Zuroff echoes the sentiment, saying he saw how a single successful prosecution in Croatia — that of Dinko Sakic, commandant of the Jasenovac concentration camp, jailed for 20 years in 1999 for responsibility for the murder of thousands of camp inmates — can change public opinion. “I am hoping that powerful eyewitnesses and good evidence will help educate the Lithuanian public about the events of the Holocaust and the need for the country to confront its past,” he states.

But critics of Operation Last Chance are not only the cyber riffraff, as Alperavicius calls the authors of some rabidly anti-Semitic comments on the Lithuanian Internet. At least one Lithuanian parliamentarian has called for Zuroff to be declared persona non grata, for allegedly inciting anti-Semitism during his visits. And, however surprisingly, Operation Last Chance enjoys only very limited open support even among local Jews. In fact, some of the internet critiques came from self-described Jews, blasting Zuroff for souring Jewish-Lithuanian relations.

Lithuanian philosopher, TV personality and author of “The Vanished World of Lithuanian Jews,” Leonidas Donskis, who describes himself as an assimilated Jew and a child of Holocaust survivors, says the Lithuanian public reaction is understandable, in that it looks like SWC is trying to buy justice. “There are very few, if any, Holocaust deniers in Lithuania,” he says. “The stance of the vast majority of Lithuanians could best be described as a kind of defensiveness about an inconvenient past,” he asserts, adding that it will take decades for Lithuania to come to terms with its painful history. Still, Donskis says he takes some consolation from the fact that Lithuania has done more than Latvia or Estonia to change the curriculum in high schools — to introduce new teaching programs in Holocaust studies.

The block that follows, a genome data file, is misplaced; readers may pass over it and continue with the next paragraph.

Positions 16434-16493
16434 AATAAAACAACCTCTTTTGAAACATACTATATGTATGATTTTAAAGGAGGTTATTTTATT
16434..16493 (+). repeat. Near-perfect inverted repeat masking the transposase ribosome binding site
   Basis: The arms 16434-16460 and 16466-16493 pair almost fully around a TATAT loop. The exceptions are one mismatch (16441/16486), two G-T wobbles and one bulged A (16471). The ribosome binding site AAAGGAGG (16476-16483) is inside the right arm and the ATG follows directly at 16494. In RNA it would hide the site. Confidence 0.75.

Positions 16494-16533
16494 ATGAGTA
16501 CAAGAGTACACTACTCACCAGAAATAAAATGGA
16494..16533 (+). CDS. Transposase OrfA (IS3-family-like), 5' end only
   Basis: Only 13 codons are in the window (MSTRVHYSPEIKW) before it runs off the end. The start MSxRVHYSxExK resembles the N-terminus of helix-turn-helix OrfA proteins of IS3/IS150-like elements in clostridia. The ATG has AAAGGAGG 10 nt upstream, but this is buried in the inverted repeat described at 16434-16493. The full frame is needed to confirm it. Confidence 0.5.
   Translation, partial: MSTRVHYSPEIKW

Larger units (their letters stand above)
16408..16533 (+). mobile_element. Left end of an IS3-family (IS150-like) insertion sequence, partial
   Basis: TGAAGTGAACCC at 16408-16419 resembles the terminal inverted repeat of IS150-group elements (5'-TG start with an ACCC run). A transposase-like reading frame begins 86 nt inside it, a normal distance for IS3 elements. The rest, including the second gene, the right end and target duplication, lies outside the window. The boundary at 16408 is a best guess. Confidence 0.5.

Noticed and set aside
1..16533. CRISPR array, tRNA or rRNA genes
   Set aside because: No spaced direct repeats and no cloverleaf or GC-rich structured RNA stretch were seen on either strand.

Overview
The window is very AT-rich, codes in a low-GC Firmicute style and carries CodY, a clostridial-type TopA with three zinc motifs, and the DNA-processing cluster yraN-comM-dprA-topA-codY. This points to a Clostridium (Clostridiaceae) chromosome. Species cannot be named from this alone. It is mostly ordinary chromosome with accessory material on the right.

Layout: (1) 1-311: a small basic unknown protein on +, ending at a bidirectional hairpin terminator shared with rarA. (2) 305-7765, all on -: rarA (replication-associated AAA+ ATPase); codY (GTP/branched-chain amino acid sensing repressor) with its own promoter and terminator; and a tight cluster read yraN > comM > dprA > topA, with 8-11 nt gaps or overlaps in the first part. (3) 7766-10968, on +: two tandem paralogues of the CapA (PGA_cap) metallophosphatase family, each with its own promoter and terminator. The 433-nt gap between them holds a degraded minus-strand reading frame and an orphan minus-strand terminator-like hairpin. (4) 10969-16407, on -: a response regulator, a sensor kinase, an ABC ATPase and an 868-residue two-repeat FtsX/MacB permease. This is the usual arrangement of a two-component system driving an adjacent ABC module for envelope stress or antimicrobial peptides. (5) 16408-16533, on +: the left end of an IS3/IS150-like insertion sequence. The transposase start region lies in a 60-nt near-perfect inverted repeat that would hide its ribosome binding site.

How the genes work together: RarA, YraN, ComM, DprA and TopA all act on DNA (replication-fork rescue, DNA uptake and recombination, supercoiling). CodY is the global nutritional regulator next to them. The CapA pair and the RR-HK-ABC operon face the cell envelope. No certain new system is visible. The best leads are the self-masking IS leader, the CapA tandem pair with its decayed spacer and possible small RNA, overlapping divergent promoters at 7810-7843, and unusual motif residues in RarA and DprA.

Dovid Katz, a Brooklyn-born, Vilnius-based professor of Yiddish language, literature and culture, opposes the project because of what he calls the “position and sensitivities of the older Jewish community here, the survivor community... They deserve to live out their days in tranquillity and peace,” he says. Initiatives relating to the past need to be pursued in a way that does not “cause resentments — now, at this hour, when we need to be building bridges.”

Alperavicius, of course, strongly disagrees, saying this is a simple matter of justice. He adds that he’s probably the only Jew in Lithuania to publicly support Zuroff. Many others, he suggests, “are probably afraid. But I’m not.” Taking the opposite tack to Katz regarding the interests of elderly Jews, he adds: “I’m old, there's nothing left to be afraid of.”